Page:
The University of Arizona
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A Numerical Examination of 14CO2 Chamber Methodologies for Sampling at the Soil Surface

Jocelyn Egan, Nick Nickerson, Claire Phillips, Dave Risk


Radiocarbon is an exceptionally useful tool for studying soil-respired CO2, providing information about soil carbon turnover rates, depths of production, and the biological sources of production through partitioning. Unfortunately, little work has been done to thoroughly investigate the possibility of inherent biases present in current measurement techniques, like those present in δ13CO2 methodologies, caused by disturbances to the soil’s natural diffusive regime. This study investigates the degree of bias present in four 14C sampling chamber methods using a three-dimensional numerical soil-atmosphere CO2 diffusion model. The four chambers were tested in an idealized, surrogate reality by assessing measurement bias with varying Δ14C and δ13C signatures of production, collar lengths, soil biological productivity rates, and soil diffusivities. The static and Iso-FD chambers showed almost no isotopic measurement bias, significantly outperforming dynamic chambers, which demonstrated biases up to 200‰ in some modeled scenarios. The study also showed that 13C and 14C diffusive fractionation are not a constant multiple of one another, but that the δ13C correction still works in diffusive scenarios because the change in fractionation is not large enough to impact measured Δ14C values during chamber equilibration.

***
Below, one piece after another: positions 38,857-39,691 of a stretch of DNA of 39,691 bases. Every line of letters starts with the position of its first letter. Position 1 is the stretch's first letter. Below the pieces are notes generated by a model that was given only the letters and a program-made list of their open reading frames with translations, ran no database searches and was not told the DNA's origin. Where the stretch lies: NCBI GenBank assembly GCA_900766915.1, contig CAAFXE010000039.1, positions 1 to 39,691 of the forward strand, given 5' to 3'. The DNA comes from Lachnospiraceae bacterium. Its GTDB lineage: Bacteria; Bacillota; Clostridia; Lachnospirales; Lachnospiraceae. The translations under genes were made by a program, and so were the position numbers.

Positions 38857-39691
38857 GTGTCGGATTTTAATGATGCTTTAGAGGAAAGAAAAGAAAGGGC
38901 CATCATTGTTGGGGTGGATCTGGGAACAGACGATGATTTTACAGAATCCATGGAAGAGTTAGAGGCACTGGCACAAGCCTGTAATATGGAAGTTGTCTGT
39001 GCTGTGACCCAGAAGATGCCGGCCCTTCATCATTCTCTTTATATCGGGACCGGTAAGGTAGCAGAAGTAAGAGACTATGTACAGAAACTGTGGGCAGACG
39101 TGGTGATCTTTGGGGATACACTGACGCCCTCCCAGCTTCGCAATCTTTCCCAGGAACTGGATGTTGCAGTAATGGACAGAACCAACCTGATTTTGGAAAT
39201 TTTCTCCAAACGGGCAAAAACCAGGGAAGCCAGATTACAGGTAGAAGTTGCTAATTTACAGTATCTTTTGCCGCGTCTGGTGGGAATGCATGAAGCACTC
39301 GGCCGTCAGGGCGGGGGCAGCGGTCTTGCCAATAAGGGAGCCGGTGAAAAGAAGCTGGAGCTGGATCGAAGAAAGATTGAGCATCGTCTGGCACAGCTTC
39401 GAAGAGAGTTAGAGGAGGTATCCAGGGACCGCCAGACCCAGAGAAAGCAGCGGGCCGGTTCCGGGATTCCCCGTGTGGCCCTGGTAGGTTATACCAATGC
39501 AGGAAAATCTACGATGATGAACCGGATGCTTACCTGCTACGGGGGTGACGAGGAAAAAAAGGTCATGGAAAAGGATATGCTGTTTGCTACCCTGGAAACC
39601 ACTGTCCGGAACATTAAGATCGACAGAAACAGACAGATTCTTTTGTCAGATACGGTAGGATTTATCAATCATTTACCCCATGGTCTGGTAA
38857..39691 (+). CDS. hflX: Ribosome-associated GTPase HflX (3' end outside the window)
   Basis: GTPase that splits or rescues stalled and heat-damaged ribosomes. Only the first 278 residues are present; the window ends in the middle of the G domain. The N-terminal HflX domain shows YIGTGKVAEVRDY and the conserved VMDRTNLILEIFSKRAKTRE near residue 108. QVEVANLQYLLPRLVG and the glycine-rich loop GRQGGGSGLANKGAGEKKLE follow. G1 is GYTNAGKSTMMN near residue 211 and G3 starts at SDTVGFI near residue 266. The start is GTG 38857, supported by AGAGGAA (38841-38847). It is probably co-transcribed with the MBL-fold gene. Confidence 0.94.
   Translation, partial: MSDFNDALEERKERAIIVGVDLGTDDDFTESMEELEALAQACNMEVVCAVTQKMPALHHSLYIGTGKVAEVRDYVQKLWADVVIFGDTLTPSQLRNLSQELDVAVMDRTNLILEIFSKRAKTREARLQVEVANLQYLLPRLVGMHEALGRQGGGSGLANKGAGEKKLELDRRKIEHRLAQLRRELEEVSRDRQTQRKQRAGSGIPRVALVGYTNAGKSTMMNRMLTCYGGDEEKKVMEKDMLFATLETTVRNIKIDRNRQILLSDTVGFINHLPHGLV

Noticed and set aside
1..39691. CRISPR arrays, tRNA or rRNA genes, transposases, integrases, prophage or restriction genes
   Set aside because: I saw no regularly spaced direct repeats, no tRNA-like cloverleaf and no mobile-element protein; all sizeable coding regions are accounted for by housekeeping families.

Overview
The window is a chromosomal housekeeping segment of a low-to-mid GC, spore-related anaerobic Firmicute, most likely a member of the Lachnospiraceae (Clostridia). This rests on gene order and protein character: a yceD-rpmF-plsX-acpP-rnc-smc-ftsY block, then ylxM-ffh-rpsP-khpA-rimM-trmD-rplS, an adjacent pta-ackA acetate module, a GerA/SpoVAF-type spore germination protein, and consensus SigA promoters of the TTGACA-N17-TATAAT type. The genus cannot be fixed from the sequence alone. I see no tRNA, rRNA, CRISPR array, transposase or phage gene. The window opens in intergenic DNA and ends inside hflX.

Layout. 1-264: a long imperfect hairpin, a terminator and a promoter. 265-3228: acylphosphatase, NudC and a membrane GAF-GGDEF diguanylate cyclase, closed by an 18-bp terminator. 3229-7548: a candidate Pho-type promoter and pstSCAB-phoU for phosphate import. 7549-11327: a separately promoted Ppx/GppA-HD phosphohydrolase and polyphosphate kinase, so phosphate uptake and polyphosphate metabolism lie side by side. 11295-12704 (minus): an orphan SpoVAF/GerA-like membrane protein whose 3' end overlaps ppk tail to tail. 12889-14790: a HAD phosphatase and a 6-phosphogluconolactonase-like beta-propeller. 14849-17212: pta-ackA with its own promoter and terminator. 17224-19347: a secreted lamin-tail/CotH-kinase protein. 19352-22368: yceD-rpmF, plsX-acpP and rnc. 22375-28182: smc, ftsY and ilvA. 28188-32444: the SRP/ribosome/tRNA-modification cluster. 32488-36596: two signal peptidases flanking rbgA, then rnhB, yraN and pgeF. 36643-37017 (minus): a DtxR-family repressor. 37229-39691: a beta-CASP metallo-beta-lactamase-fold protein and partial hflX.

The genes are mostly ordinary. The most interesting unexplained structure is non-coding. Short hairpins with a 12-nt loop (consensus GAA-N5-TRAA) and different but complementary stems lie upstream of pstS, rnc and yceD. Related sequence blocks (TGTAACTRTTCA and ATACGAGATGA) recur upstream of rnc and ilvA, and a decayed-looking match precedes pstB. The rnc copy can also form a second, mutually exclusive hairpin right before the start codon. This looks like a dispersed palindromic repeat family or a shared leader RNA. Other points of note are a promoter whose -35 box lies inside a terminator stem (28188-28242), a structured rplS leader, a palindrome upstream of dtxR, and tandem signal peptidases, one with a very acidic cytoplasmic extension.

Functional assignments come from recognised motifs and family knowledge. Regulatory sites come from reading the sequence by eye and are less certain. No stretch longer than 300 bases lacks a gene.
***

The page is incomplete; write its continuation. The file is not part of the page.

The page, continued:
DOI: 10.2458/56.17771


Δ14C, surface flux, chamber methods, numerical modeling

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